When the first anthropologists headed the expedition to the Torres Straits in 1989, they had no idea what kind of impact it would have on the procedure which they applied back then – working with people who belong to distant cultures. Of course, a lot of things changed since then. We don’t live in a colonial world anymore, but rich and powerful countries still control Third and Fourth World countries. There are no more slaves, but people work in conditions which destroy basic human dignity. There are no more kings who rule the world, but few people who are the elite still rule those who don’t have power. We anthropologists, an extinct species in a postcolonial world, are still trying to achieve social justice and get close to people who belong to those distant cultures.
While working in Miksaliste, I’ve made a lot of friends who come from the Middle East and Africa and now they are in a pursuit of a new life. Those people don’t live somewhere far away anymore – they are now among us and they are a part of our community. Every day we mutually share knowledge and experiences. We paint and create new characters, we decorate each other’s hands, we make jewelry which kids proudly wear, and sometimes they put jewelry beads in their mouth, so their moms scold them. We talk a little bit in English, a little bit in Serbian, a bit in Farsi or Arabic. The language in Miksaliste is a language of love and friendship, which breaks through all borders. During creative workshops or ordinary conversations, which are filled with jokes and play, not only do we learn about Middle Eastern cultures and traditions, but we make true friends who sometimes make our day and make us laugh when we are not feeling our best. Values such as multiculturalism and social justice come to the fore everyday in Miksaliste. As coordinators, we were assisting those who want to help (volunteers, people who donate humanitarian aid and clothes), refugees, but also other employees in Miksaliste.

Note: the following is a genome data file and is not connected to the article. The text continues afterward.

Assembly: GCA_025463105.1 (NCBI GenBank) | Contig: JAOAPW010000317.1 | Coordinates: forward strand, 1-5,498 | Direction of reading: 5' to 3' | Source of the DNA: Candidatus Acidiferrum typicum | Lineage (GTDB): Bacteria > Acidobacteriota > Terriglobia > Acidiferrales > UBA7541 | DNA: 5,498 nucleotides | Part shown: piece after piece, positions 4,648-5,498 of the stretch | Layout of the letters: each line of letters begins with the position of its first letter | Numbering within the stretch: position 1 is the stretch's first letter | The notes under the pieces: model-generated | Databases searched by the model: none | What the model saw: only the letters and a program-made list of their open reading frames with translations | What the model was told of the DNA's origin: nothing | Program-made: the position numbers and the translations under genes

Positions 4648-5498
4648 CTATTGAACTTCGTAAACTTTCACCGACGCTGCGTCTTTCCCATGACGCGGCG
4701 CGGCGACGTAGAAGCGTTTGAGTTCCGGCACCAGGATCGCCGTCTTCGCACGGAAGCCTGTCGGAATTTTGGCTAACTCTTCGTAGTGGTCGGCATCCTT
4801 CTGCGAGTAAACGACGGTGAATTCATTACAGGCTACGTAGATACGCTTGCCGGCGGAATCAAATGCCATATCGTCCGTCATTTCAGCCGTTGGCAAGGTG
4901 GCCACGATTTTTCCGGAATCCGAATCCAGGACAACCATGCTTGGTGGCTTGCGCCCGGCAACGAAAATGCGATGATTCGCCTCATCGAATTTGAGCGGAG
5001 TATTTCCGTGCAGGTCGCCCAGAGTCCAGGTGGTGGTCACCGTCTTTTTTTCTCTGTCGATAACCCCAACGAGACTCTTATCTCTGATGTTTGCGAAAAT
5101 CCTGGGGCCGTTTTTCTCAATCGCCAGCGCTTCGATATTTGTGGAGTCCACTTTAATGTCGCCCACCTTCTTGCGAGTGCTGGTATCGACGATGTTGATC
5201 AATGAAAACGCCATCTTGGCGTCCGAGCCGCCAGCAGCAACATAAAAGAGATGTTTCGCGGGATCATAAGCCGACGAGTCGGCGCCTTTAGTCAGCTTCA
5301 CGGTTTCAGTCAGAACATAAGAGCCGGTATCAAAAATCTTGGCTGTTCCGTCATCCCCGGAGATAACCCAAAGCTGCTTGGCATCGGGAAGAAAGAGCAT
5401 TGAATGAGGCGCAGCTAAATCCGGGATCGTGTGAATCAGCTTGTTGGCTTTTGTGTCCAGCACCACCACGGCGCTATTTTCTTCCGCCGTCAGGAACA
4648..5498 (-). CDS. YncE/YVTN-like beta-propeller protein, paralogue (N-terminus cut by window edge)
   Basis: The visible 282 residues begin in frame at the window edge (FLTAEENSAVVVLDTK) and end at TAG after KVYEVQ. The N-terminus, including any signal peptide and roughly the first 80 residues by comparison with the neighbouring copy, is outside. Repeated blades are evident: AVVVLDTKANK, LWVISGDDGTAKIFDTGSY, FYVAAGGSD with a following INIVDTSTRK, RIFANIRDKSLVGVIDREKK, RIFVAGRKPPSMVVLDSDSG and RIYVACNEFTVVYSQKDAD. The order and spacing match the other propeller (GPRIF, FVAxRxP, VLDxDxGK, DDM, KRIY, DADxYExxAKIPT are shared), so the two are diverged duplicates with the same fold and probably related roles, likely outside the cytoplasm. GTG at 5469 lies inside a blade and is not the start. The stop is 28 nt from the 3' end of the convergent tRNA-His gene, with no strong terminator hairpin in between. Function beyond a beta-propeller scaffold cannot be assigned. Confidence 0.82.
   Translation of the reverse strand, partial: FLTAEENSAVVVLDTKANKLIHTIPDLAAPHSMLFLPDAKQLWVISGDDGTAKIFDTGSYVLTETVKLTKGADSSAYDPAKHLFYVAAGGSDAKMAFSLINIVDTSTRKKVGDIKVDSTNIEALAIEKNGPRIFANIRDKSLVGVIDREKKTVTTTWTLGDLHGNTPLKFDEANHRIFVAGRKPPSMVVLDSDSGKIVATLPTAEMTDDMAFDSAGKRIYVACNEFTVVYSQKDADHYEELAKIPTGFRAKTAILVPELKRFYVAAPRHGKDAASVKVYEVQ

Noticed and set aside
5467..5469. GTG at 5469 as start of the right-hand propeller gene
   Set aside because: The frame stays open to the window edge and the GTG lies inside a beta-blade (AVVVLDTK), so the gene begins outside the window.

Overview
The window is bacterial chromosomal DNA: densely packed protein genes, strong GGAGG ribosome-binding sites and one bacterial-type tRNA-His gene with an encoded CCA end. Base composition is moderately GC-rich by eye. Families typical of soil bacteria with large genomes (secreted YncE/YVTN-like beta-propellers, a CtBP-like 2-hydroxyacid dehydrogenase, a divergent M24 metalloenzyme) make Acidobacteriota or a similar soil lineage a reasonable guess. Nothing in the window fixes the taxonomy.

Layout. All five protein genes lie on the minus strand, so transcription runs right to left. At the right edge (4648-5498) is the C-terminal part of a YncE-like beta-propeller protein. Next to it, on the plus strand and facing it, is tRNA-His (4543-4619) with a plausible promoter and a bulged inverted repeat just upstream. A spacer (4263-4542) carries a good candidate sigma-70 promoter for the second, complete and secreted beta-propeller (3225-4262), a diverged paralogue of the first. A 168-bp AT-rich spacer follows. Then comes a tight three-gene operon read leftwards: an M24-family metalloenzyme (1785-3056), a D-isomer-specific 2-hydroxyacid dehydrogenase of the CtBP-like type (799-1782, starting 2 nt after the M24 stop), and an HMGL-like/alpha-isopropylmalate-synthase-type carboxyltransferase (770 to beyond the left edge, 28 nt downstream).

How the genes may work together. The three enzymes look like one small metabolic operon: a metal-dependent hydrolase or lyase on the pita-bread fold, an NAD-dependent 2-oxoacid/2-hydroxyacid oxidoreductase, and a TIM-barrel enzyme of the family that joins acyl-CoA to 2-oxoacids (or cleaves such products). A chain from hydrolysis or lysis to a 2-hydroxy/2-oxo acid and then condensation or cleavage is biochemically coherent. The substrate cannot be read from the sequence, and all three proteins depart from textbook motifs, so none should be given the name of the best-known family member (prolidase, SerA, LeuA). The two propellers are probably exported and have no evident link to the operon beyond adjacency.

We mutually support each other and we create the community which speaks no particular language and which doesn’t have a nationality, gender or class – but it has the strength to show how little you need for instant happiness. Maybe all of our anxieties disappear for a moment, when we put a smile on a child’s face who vivaciously runs through the Miksaliste, not knowing what is really happening and where he’s going.
Teodora has been working at Miksalište since October 2016. After working with women and coordination of activities, workshops and distribution, she currently manages Miksalište. She graduated from the University of Belgrade Faculty of Philosophy with a degree in Ethnology and Anthropology and now she is writing her master dissertation.